Some of the most spectacular underwater sinkholes are found in the Great Lakes…and many, many of them are in Lake Huron. Lake Superior on the other hand, is less likely for sinkholes due to the different geology. So when someone takes shots of a sinkhole in the shallowest Great Lake of all, Lake Erie, it arouses curiosity. Well, mine anyway.

National Oceanic and Atmospheric Administration scientists have been researching and studying sinkholes for years and have concluded that sinkholes have an effect in raising the levels of lakes, but as for how much, they are not certain.

One curious thing is the microbial life at the bottom of sinkholes that the water nourishes. These are little forms of life that have not been known until recent years. According to a University of Michigan professor, “These sinkholes are exceptional in terms of the type of life they hold…..We consider them to be an extreme environment. Usually, we would have to go to Yellowstone Park or the deep sea to see something similar.”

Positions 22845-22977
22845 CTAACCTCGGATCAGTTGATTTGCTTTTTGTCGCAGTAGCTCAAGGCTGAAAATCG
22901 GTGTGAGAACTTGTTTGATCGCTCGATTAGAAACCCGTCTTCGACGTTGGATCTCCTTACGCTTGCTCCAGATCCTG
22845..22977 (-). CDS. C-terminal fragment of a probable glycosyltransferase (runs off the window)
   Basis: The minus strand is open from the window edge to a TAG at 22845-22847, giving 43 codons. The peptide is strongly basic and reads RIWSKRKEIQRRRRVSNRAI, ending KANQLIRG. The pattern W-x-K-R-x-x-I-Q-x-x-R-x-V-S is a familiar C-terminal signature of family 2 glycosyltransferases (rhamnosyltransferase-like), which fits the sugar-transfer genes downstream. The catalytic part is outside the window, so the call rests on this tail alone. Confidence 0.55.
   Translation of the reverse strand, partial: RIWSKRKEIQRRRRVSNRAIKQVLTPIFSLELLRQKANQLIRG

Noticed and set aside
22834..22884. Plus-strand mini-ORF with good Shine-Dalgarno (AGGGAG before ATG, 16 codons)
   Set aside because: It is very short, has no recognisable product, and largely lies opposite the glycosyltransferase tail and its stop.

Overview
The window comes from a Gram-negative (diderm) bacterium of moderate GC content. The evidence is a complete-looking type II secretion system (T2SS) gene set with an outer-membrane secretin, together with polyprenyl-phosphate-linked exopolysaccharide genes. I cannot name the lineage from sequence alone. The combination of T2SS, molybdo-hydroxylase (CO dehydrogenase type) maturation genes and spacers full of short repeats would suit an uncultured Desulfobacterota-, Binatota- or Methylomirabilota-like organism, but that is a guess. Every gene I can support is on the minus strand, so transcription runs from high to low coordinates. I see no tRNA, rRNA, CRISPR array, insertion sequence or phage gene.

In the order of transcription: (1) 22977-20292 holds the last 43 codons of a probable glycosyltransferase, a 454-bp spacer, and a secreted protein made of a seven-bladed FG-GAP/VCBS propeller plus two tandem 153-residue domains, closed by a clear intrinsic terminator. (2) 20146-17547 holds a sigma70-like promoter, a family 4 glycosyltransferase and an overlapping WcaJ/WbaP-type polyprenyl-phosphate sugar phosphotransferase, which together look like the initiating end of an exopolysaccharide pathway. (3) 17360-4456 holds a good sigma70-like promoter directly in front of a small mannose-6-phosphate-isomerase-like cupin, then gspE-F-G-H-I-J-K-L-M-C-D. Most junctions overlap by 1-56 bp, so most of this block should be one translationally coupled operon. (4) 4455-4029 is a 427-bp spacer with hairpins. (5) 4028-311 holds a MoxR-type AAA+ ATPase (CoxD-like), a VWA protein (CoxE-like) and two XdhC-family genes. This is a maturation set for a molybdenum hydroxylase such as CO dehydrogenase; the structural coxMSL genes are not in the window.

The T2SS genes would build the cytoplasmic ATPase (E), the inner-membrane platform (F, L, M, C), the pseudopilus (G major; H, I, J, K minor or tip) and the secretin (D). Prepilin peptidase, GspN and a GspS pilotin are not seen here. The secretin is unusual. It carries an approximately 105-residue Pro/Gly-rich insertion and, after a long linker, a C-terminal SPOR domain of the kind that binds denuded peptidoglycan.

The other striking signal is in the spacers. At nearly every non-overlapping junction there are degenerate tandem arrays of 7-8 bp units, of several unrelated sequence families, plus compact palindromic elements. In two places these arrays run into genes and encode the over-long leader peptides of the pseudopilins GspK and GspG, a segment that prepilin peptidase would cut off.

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The photosynthesis process of the bacteria found on the bottom is believed by scientists to be similar of how Earth’s environment evolved millions of years ago, allowing sustained life to animals and plants. An aquatic microbial ecologist was quoted as saying “We started looking at them as windows to early Earth.”

Great Lake sinkholes are estimated to reach depths of 60 to 350 – or more – feet deep and can be the size of a football field…..and they are all thanks to Michigan’s limestone bedrock.

So now have a brief look into the underwater world of a Lake Erie sinkhole…it ain’t just sand and seaweed, you know…..

Into a Lake Erie Sinkhole


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